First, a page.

10. In Scripture, words uttered. Job xix. Is. xlix. Ps. lxxiii.
  11. Desires; necessities. Ps. ciii.
  12. Freedom and boldness of speech; force of argument. Luke xxi.
  13. Boasting; vaunting. Judges ix.
  14. Testimony. Deut. xvii.
  15. Reproaches; calumnies. Job v. To make a mouth or to make mouths, to distort the mouth; to make a wry face; hence, to deride or treat with scorn. Shak. Addison #2. To pout; to treat disdainfully. Down in the mouth, dejected; mortified. L'Estrange. To have God's law in the mouth, to converse much on it and delight in it. Exod. xiii. To draw near to God with the mouth, to make an external appearance of devotion and worship, while there is no regard to him in the heart. Is. xxix. A froward mouth, contradictions and disobedience. Prov. iv. A smooth mouth, soft and flattering language. Prov. v. To stop the mouth, to silence or to be silent; to put to shame; confound. Rom. iii. To lay the hand on the mouth, to be struck silent with shame. Mic. vii. To set the mouth against the heavens, to speak arrogantly and blasphemously. Ps. lxxiii.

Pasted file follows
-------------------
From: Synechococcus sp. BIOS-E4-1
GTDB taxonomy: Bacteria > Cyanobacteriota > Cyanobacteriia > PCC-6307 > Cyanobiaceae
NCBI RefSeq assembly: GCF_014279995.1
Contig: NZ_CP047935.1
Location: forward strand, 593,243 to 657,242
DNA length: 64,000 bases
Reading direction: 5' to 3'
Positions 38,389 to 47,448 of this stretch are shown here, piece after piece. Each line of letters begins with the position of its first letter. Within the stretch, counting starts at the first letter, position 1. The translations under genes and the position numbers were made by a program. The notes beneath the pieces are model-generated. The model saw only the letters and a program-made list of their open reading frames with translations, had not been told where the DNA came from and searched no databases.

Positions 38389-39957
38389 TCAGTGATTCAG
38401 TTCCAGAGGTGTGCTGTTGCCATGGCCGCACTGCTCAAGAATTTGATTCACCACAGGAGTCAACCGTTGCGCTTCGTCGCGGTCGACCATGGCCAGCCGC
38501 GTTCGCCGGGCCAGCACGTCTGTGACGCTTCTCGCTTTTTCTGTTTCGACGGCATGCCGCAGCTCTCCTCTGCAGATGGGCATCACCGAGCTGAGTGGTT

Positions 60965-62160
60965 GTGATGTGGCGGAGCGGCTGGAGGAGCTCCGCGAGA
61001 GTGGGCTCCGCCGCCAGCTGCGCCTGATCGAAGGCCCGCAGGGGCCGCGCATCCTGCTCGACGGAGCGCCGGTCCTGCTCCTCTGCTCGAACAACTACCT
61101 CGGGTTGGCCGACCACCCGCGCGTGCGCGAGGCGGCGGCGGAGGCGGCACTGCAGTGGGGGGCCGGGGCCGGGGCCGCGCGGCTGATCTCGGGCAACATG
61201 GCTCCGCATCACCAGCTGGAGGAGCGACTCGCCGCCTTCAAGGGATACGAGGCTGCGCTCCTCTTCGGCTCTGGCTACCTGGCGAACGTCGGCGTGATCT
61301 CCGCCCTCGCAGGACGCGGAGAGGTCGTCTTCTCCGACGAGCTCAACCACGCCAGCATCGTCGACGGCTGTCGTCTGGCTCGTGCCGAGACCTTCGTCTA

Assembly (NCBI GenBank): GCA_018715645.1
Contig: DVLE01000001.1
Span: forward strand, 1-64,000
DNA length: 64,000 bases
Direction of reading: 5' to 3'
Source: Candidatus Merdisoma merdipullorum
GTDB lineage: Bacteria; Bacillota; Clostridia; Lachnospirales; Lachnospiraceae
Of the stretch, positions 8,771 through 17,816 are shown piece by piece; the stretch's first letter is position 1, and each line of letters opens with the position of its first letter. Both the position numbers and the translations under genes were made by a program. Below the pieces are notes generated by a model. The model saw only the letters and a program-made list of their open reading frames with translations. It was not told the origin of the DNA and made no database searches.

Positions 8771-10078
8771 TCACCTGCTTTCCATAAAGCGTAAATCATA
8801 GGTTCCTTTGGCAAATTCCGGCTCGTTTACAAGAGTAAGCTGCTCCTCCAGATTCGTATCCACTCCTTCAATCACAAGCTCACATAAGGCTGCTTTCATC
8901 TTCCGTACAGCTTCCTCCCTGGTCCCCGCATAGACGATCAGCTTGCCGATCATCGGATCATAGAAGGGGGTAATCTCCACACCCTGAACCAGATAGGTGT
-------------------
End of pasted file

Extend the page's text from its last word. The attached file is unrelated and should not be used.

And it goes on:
MOUTH, v.i.

To speak with a full, round, or loud, affected voice; to vociferate; to rant; as, a mouthing actor. Dryden I'll bellow out for Rome, and for my country, / And mouth at Cesar, till I shake the senate. Addison.

MOUTH, v.t.

  1. To utter with a voice affectedly big or swelling; as, to mouth words or language. Twitch'd by the sleeve, he mouths it more and more. Dryden.
  2. To take into the mouth; to seize with the mouth. Dryden.